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See also: góneʼ

Contents

EnglishEdit

EtymologyEdit

From Middle English gon, igon, gan, ȝegan, from Old English gān, ġegān, from Proto-Germanic *gānaz (gone), past participle of *gāną (to go). Cognate with Scots gane (gone), West Frisian gien (gone), Dutch gegaan (gone).

PronunciationEdit

VerbEdit

gone

  1. past participle of go

Derived termsEdit

AdjectiveEdit

gone (not comparable)

  1. Away, having left.
    Are they gone already?
  2. (figuratively) No longer part of the present situation.
    Don't both trying to understand what Grandma says, she's gone.
    He won't be going out with us tonight. Now that he's engaged, he's gone.
    Have you seen their revenue numbers? They're gone.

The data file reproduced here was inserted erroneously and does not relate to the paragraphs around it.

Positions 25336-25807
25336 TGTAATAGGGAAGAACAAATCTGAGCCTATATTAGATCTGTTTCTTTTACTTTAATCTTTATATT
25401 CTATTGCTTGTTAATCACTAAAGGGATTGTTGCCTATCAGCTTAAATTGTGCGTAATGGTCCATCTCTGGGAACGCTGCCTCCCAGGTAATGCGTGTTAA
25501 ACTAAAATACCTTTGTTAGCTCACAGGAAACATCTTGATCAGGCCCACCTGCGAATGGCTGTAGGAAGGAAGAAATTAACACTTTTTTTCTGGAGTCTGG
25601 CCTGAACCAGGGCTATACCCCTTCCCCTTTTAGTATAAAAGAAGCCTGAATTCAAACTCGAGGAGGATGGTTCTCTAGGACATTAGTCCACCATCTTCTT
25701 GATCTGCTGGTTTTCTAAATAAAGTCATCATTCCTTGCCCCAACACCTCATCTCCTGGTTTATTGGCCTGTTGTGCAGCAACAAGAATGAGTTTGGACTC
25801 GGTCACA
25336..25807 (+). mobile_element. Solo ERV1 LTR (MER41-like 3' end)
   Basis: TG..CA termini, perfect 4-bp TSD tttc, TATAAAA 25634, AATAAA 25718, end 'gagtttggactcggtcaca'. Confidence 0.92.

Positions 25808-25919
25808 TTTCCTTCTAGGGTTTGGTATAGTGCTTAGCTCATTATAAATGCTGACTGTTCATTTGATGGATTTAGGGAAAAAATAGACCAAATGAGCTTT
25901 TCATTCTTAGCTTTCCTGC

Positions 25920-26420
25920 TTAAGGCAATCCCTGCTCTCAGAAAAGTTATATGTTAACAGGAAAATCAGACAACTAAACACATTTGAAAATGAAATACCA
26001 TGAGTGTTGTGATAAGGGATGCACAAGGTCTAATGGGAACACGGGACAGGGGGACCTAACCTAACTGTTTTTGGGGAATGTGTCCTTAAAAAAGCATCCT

3. No longer existing, having passed.
    The days of my youth are gone.
  4. Used up.
    I'm afraid all the coffee's gone at the moment.
  5. Dead.
  6. (colloquial) Intoxicated to the point of being unaware of one's surroundings
    Dude, look at Jack. He's completely gone.
  7. (colloquial) Excellent; wonderful.
  8. (archaic) Ago (used post-positionally).
    • 1999, George RR Martin, A Clash of Kings, Bantam 2011, p. 491:
      Six nights gone, your brother fell upon my uncle Stafford, encamped with his host at a village called Oxcross not three days ride from Casterly Rock.

TranslationsEdit

PrepositionEdit

gone

  1. (Britain, informal) Past, after, later than (a time).
    You'd better hurry up, it's gone four o'clock.

AnagramsEdit


FijianEdit

NounEdit

gone

  1. child

FrenchEdit

Alternative formsEdit

EtymologyEdit

Apparently from Franco-Provençal gonet.

PronunciationEdit

NounEdit

gone m (plural gones)

  1. (Lyon dialect) kid (child)
    Synonyms: enfant, gosse

Further readingEdit


PlautdietschEdit

VerbEdit

gone

  1. to walk
  2. to go, to move
  3. to proceed
  4. (baking, of dough) to rise